Here again, Silver’s sense of stewardship for the game and the league emerged. He sounded very much in sync, frankly, with comments earlier in the day that came from the NBPA’s player-rep meeting.

Silver said it is important for the players to understand that collective bargaining is only “one small aspect of what their union is there for.” He spoke of pensions, health care and other topics, not necessarily related to wrangling over the 50-50 split between players and owners of NBA revenue.

“Their greatest incentive should be to grow this league with us,” Silver said. “That’s going to have such a greater impact ultimately on their salaries than sort of tinkering around with the percentages of [basketball-related income].

“So I’m looking forward to dealing with a partner in this league, not an adversary, a partner that’s going to continue to build this league with me and with the league.”


VIDEO: Commissioner Silver on the issue of “tanking”

The Rise Of New Orleans’ Pelicans

Tom Benson (Layne Murdoch/NBAE)

Pelicans owner Tom Benson (Layne Murdoch/NBAE)

NEW ORLEANS — While the geographic incongruity of the Lakers slam dunking near the ocean in Los Angeles and the Jazz playing pick-and-roll music in conservative Utah have become ingrained parts of NBA tradition, the feeling was that for pro basketball to finally thrive in southern Louisiana, a new name to match the region would finally help put down roots.

Thus were born the New Orleans Pelicans. Or, more accurately, a rechristening of the Hornets, arrivals from Charlotte, N.C. in 2002 and temporary refugees in Oklahoma City from 2005 to 2007.

Part resurrecting the banner of a beloved minor league baseball franchise (1887 to 1959) and part homage to the official and resilient state bird that appears on the state flag, seal and commemorative quarter, the new team nickname was an instant hit before the start of the 2013-14 season.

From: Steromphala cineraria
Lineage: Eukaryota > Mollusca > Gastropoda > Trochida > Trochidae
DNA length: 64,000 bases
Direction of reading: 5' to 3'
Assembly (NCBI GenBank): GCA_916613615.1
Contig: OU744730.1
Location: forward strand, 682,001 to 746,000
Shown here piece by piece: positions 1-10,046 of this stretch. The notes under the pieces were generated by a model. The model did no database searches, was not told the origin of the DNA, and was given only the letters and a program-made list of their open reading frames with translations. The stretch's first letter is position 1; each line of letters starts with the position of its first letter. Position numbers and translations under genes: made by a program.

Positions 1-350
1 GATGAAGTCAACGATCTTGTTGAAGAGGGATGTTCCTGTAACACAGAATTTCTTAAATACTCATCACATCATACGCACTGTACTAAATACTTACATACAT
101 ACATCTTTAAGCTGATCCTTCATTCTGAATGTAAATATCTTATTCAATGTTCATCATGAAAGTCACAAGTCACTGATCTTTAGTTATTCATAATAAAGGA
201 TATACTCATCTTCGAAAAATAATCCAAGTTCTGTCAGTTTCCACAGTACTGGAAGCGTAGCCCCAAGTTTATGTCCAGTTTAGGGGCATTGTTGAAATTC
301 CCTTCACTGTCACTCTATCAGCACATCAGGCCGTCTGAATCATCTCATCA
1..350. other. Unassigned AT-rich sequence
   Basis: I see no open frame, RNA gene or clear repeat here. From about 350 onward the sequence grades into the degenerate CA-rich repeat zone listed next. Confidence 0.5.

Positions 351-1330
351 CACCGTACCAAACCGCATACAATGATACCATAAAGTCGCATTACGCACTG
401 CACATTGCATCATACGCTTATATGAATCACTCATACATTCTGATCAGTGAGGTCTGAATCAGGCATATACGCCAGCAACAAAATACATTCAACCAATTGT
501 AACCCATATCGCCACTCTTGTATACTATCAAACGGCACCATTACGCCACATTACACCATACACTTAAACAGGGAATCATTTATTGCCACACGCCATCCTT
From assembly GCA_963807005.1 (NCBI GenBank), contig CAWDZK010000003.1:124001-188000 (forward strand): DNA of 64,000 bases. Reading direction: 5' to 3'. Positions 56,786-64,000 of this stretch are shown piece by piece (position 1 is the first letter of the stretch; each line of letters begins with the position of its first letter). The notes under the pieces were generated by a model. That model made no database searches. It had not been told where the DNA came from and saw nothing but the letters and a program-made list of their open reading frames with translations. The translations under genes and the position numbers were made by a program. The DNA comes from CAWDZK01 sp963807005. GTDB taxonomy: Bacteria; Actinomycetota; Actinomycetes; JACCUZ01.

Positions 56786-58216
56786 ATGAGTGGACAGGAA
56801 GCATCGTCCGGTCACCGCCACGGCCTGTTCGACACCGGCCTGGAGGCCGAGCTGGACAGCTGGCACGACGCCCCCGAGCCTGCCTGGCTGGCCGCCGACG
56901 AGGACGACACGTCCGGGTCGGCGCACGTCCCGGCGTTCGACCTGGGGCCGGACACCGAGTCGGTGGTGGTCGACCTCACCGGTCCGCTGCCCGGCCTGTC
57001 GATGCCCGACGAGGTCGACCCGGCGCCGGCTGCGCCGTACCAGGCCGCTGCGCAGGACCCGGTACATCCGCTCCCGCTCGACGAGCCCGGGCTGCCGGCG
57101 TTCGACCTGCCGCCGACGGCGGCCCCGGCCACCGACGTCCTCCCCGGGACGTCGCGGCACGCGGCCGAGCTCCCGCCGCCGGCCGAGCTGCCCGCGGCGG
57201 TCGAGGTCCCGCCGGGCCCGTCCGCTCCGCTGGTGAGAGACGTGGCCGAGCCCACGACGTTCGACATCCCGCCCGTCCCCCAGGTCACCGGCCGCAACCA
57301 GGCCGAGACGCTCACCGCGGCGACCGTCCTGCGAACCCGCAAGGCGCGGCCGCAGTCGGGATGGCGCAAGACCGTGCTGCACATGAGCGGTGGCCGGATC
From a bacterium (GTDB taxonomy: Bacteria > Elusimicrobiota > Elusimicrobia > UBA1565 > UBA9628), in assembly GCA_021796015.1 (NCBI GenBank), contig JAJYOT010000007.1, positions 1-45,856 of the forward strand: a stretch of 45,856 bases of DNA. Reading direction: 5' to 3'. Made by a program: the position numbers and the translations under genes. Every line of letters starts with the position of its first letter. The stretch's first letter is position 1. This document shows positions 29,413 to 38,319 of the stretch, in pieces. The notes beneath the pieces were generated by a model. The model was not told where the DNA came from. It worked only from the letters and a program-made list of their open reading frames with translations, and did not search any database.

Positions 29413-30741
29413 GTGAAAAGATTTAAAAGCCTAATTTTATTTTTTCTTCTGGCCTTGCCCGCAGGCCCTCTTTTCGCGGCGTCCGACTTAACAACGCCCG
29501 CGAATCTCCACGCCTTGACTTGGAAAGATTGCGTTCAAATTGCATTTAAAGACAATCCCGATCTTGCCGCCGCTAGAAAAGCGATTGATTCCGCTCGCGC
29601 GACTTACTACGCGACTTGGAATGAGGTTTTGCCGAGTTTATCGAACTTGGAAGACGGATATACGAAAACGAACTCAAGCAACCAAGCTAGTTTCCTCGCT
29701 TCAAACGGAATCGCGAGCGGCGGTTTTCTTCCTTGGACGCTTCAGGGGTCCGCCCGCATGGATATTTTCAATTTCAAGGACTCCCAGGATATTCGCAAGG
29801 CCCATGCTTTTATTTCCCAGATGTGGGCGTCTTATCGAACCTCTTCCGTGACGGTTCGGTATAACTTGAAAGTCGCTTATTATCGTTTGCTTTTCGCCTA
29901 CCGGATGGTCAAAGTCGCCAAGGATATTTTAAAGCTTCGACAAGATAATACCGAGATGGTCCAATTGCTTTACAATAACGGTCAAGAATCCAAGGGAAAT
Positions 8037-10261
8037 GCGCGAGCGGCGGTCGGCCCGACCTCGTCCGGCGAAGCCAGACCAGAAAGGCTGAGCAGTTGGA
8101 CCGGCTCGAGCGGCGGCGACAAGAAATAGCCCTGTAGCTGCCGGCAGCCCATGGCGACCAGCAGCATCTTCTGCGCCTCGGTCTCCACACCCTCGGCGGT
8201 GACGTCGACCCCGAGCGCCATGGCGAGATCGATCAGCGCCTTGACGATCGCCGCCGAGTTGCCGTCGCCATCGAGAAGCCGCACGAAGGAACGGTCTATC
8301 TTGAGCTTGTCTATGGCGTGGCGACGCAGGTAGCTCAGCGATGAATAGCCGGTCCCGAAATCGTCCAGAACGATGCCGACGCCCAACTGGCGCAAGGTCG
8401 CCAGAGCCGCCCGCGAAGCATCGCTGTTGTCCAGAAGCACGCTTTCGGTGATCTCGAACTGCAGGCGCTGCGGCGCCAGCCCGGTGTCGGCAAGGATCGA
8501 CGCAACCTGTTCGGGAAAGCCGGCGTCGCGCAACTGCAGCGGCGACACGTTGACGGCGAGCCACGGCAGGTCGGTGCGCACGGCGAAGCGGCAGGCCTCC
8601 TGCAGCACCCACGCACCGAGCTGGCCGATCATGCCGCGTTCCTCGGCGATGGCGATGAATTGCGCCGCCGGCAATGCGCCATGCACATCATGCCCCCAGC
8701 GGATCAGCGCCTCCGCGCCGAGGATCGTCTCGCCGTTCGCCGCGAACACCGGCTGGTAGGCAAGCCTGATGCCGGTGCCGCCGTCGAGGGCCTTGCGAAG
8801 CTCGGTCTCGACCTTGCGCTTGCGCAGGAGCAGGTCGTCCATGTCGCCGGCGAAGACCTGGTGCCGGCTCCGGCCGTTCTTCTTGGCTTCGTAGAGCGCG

“Actually, it was funny that the reaction all over the country was surprised and, in some cases, not good,” said team president Dennis Lauscha. “Because as soon as the name spread around here, people got it. Immediately. The pelican means something in Louisiana.”

The name-change was the most public evidence of a total revamping and rebranding of the franchise since the purchase by Tom Benson in April 2012. Since the 86-year-old owner of the NFL’s New Orleans Saints spent a reported $338 million to buy the club from the NBA, there has been a full-court press to make upgrades to every level of the organization in a city that has had a mutually noncommittal love affair with professional basketball since the days after World War II. From the Hurricanes to the Sports to the Buccaneers to the Jazz to the Hornets, loyalty has often been discarded like a plastic beer cup on Bourbon Street.

“That’s why it was important for us to demonstrate right away that this, in no way, was stop-gap ownership,” Lauscha said. “The mandate from Mr. Benson was that if we were going to get into the NBA, then we were going to get in all the way and make the same kind of commitment that eventually produced a Super Bowl championship for the Saints.”

Pelicans president Dennis Lauscha (Layne Murdoch/NBAE)

Pelicans president Dennis Lauscha (Layne Murdoch/NBAE)